While violence has decreased in South Sudan since the signing of the latest peace agreement, more than half of the population still struggles to have enough food to eat after years of conflict has left communities uprooted, without the security or tools to be able to farm.
"I just eat what I get," said 28-year-old Luka. "If I don't get anything, I just don't eat."
In the last five months, the International Committee of the Red Cross (ICRC) has given 352,000 people seeds and tools in South Sudan to help families plant once again before the rains set in. One of the communities that received support lives in Dulamaya as some 1,000 families have sought refuge there after they lost their homes and belongings to clashes that consumed Mundri East – an area roughly three hours' drive north-west of the capital Juba – in February.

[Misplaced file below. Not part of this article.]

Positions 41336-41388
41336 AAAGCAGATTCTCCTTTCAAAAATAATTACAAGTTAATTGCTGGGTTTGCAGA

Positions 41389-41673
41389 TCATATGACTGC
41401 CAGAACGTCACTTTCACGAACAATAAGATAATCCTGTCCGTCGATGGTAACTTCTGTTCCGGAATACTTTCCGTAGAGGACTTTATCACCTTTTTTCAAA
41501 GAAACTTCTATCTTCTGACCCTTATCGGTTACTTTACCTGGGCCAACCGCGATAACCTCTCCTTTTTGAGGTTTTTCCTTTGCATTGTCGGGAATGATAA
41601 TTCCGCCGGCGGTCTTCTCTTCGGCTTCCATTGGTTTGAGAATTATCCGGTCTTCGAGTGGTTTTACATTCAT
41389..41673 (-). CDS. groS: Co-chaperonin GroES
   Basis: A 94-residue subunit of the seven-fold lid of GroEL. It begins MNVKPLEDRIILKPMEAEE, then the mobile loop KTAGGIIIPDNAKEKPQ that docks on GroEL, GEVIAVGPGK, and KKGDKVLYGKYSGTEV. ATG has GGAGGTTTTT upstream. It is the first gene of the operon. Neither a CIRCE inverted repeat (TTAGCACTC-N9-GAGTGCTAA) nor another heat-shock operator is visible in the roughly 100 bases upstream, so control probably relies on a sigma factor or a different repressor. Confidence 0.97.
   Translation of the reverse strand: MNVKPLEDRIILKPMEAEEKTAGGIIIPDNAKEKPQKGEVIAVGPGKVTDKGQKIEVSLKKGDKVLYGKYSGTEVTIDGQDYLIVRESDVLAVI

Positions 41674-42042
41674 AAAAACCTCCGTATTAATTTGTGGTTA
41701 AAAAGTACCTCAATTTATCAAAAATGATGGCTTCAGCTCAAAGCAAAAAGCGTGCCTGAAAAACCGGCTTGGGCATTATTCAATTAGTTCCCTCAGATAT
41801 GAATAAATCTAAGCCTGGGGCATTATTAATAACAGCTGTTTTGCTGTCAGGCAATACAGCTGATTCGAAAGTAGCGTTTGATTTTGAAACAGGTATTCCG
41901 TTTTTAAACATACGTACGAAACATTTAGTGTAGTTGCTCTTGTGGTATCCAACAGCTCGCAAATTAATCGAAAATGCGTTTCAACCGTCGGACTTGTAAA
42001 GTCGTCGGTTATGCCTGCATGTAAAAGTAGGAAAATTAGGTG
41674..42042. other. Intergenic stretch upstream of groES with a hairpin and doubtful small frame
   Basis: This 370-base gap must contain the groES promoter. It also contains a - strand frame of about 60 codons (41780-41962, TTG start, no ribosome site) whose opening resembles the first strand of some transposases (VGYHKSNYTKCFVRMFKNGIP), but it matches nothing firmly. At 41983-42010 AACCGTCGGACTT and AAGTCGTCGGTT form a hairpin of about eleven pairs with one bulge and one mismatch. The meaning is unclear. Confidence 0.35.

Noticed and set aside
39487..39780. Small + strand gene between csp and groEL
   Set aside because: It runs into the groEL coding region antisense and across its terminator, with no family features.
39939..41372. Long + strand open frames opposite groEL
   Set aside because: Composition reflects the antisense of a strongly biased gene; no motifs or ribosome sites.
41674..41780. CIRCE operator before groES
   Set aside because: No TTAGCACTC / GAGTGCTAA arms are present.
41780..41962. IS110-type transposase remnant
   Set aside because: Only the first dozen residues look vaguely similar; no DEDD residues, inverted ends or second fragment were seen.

Located 20 kilometers from the nearest village, Dulamaya is isolated and there are few opportunities for people like Luka to work, leaving people largely reliant on humanitarian assistance for their survival. "We need to follow-up on this community. They have shared with us their concerns, about food, water, education and we're looking at all the opportunities to support them," explained Ola Ulmo, head of the sub-delegation Equatoria. "The rainy season has now started, which will make the living conditions here more difficult and at the same time more challenging for us to reach this area by road."
While the camp will need support to get through the lean season the coming months, the hope is that the seeds, which include sorghum, maize, pumpkin, okra and local green called kudra, will help them have food to harvest later this year, until Mundri is safe enough for them to return.